Andy Warhol’s World Of Pop Art
You may have seen a painting of a Campbell soup can or multiple color portraits of celebrities like actress Marilyn Monroe. These world famous pieces were created by American artist and filmmaker called Andy Warhol.
At a recent auction, a painting by Warhol of actress Elizabeth Taylor sold for US $63 million. Another simple black-and-white image of a Coca-Cola bottle sold for US $35 million. But the all-time record for a Warhol painting is $100 million for a piece titled “Eight Elvises.”
What’s amazing is not that the pieces sold for so much, but the fact that they are not what you would call traditional art. They are “pop art,” art based on simple images of things and people from advertising, movies, music and day-to-day life. Even though pop art began in the mid 1950s in Great Britain, it was Warhol who introduced it to America, and ultimately to the world.
A lonely, creative life
Warhol was born in the 1920s, and grew up mostly separated from other children due to health problems. He spent a lot of his time alone drawing and then went on to study art in college. He began his career as a commercial artist, creating pictures for magazine articles and newspaper ads.
That inspired him to experiment with pop art and he hosted America’s first pop art exhibition in the 1960s, where he unveiled his now famous painting of Campbell soup cans. The show met with a lot of debate with some people claiming that what he was doing was not art. Ironically, that combined with Warhol’s incredible talent and mysterious personality, ended up making him and his artwork very famous.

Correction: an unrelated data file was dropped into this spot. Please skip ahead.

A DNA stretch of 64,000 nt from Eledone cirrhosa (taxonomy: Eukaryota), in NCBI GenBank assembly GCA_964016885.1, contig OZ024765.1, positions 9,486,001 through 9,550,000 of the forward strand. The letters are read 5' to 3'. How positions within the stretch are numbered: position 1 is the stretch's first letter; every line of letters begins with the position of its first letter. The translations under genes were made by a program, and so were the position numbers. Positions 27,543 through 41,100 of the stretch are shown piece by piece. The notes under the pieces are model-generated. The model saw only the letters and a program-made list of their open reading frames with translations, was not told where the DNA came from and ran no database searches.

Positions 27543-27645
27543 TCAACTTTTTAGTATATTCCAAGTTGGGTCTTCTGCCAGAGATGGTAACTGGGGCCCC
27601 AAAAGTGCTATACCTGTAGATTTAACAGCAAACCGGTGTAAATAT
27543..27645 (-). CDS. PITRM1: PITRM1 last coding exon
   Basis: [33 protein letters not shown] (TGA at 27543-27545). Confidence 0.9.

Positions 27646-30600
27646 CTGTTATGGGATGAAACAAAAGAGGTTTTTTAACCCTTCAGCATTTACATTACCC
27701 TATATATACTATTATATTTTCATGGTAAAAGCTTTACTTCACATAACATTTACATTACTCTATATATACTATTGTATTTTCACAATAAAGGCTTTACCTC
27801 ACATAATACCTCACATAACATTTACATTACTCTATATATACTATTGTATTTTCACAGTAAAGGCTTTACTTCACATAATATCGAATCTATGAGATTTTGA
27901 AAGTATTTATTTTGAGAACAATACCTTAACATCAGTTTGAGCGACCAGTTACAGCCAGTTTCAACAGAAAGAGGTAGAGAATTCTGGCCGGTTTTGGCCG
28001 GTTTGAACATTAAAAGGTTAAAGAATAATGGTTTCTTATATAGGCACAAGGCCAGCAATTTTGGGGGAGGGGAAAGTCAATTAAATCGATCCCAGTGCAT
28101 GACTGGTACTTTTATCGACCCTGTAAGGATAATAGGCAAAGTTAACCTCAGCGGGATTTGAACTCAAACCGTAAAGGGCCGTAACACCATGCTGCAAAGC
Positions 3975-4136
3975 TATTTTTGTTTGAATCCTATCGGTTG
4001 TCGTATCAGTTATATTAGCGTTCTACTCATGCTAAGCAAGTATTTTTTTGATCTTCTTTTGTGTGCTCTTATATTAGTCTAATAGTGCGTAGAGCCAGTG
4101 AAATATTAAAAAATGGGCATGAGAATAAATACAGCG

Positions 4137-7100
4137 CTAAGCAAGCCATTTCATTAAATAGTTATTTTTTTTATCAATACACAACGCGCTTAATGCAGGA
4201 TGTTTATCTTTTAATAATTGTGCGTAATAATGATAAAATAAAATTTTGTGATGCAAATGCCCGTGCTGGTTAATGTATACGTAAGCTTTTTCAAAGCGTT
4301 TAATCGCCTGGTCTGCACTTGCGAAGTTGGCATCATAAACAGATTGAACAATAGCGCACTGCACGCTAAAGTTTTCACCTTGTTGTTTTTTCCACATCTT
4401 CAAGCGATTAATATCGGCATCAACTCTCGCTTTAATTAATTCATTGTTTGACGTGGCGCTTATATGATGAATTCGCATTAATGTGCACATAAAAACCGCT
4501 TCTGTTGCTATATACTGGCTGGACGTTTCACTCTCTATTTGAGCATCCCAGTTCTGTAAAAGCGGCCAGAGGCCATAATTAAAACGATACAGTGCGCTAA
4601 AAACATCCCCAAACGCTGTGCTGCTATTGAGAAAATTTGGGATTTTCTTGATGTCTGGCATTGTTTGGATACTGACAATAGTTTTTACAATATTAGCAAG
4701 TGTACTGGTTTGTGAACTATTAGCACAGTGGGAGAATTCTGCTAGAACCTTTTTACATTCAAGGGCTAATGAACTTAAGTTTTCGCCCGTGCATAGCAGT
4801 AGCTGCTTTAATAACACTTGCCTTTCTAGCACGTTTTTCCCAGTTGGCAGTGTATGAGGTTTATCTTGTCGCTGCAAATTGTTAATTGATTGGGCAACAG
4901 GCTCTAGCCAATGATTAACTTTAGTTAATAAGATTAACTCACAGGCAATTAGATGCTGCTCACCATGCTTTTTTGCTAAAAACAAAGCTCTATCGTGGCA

Art of and for the people
Warhol followed his first works with a series we are all familiar with -- paintings of Coca-Cola bottles, Brillo soap pad boxes, and portraits of famous people. Soon after, Warhol stopped creating his own artwork. Instead, he had assistants and other artists create them at his studio called “The Factory.” Warhol wanted to show the world that art doesn’t have to be sophisticated or original; it can be created by anyone using ordinary things. He died in 1987 of complications from gall bladder surgery.
Today, Warhol’s work is unmistakable in its uniqueness. No matter how you may feel about his work, one thing cannot be argued. He introduced the world to a whole new art form, inspiring future generations of artists, and eventually becoming the world’s most-renowned and successful pop art artist.
And, thanks to him, we will never look at a bottle of Coca-Cola, or a can of soup the same way.
If Warhol was alive today, what or whom do you think he would paint? Star Wars? Lady Gaga? An Ipad? J Share your thoughts!